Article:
Modern Vampires of the City is Vampire Weekend’s 3rd studio album, marking their return to the airwaves after a 3-year wait.
The album begins with a somber track, “Obvious Bicycle,” which sounds exactly what you’d expect this album to sound like if you didn’t know who Vampire Weekend was and all you knew of them was this album cover. It’s a bit soft, a bit emotional, and feels as if it’s drenched in nostalgia you can’t help but empathy for. “Unbelievers” sounds more like vintage Vampire Weekend, Koenig’s voice fronting a constant thumping of the drums that’s followed by a barrage of guitars and keyboards, all building up to an instrumental refrain. While the music sounds like a cool jam session, the lyrics paint a picture of what it’s like to feel overwhelmingly uncertain about the world around you. Koenig sings in the bridge “Girl, you and I will die unbelievers, bound to the tracks of the train” and “I’m not excited, but should I be? Is this the fate that half of the world has planned for me?” which is a feeling we’ve all at some point stopped ourselves and recognized.
It all slows down again with “Step,” as “the Vamps” employ yet another catchy beat thanks to a simple beating drum and its use of harpsichords. However, while it’s filled with plenty of standout quirks (particularly the harpsichords and Koenig’s “I feel it in my bones”) it sounds like its overstretched and the brief use of a voice manipulator at the end was a bit unnecessary. “Diane Young” makes a much better use of the voice manipulator in a song that will surely be a hit at live performances for years to come. It’s got a 50’s Rock & Roll spirit to it (song structure, clapping, and generous use of the word “baby”) with a modern twist (gunshot-sounding drums and the manipulator). It also brings to mind a slightly-Pop-y-er version of Arcade Fire’s “Month Of May.”
“Don’t Lie” starts with an organ part that feels a bit out of place, but once that’s gone it feels like a completely different song. The track is anthemic in nature with an excellent line that first says “there’s a headstone right in front of you and everyone I know” and then switches to “there’s a lifetime right in front of you…” which helps show how changing one little word shows two different perspectives on life. The soft track, “Hannah Hunt” also features the same elements seen throughout the album for song structure, starting off slowly and building up to a loud instrumental refrain before fading out.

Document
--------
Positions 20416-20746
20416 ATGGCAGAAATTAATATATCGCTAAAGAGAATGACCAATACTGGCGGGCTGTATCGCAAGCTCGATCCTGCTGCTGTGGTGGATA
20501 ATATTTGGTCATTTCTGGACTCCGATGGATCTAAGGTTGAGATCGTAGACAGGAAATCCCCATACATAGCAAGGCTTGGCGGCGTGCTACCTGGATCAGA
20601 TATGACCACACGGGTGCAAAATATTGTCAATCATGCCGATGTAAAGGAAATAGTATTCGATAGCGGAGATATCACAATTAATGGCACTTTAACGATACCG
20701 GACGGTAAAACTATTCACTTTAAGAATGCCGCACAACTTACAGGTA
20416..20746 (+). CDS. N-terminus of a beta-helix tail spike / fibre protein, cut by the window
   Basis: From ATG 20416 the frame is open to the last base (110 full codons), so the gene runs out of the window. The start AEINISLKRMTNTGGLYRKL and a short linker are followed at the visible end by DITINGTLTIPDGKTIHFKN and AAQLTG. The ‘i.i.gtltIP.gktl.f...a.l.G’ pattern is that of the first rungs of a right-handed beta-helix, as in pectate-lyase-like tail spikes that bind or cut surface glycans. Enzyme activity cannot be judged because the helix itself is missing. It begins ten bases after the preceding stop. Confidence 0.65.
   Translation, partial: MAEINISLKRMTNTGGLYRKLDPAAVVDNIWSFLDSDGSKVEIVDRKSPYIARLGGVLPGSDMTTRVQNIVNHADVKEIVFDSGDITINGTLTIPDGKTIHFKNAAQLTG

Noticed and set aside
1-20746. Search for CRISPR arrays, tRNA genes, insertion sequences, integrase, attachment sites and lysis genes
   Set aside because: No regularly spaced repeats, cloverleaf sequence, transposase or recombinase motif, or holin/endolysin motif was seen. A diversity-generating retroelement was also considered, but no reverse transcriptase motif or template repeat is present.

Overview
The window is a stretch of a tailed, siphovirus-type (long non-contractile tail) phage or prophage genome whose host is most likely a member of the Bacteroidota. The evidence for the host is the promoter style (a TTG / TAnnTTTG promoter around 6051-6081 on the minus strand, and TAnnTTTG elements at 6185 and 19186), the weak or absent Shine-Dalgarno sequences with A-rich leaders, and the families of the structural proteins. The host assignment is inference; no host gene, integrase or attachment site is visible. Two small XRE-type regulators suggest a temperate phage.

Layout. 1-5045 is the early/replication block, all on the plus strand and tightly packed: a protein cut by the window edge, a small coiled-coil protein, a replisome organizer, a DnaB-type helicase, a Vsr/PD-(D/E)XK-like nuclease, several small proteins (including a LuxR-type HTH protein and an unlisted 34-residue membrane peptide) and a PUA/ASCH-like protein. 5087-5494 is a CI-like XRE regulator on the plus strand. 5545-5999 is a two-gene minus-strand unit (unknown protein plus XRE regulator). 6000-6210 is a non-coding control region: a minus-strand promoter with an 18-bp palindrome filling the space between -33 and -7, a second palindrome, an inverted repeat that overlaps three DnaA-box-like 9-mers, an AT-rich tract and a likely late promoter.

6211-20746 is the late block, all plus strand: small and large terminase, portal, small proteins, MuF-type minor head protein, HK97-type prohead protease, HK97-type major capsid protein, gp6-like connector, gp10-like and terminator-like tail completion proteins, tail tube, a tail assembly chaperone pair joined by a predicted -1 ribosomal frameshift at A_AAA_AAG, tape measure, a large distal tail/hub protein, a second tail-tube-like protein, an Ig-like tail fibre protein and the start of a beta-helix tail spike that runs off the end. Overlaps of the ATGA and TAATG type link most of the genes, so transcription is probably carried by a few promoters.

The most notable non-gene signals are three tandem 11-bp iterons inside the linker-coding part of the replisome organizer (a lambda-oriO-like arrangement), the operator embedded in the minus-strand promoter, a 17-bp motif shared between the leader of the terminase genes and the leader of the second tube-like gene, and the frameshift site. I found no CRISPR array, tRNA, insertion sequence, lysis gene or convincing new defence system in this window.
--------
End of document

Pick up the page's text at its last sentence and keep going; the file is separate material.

“Everlasting Arms” removes the band’s signature distortion-free guitars and opts for a “rhythm section”-heavy production. It starts out with a string arrangement, which leads to a keyboard-laden . This is one of those songs that you would go back and listen to again to hear what other instrument you hear in the background. “Finger Back” is the sort of quirky, fast Indie Pop hope to hear on a VW track and Koenig even makes use of his decent falsetto chops for the vocal part. Think of this song as the soundtrack for happy moshing.
“Ya Hey” is a damn good song. The keyboards and bass line score it perfectly as Koenig sings “Oh the motherland don’t love you, the fatherland don’t love you, so why love anything?” and yet the subject of the song somehow finds a way to show love when the whole world is against her. It’s a bit dark and gloomy (sort of like the album cover) but you can also feel a sense of hope rising among the madness.
“Hudson” is dark and eerie, with a drum line that brings to mind a march of war. It’s a decent track, but definitely a “deep cut” sort of song, more “B-Side” than “single.” “Young Lion” is sweet, makes a great use of the harpsichord.
Key Tracks: “Unbelievers,” “Diane Young,” “Everlasting Arms,” “Hannah Hunt,” “Ya Hey”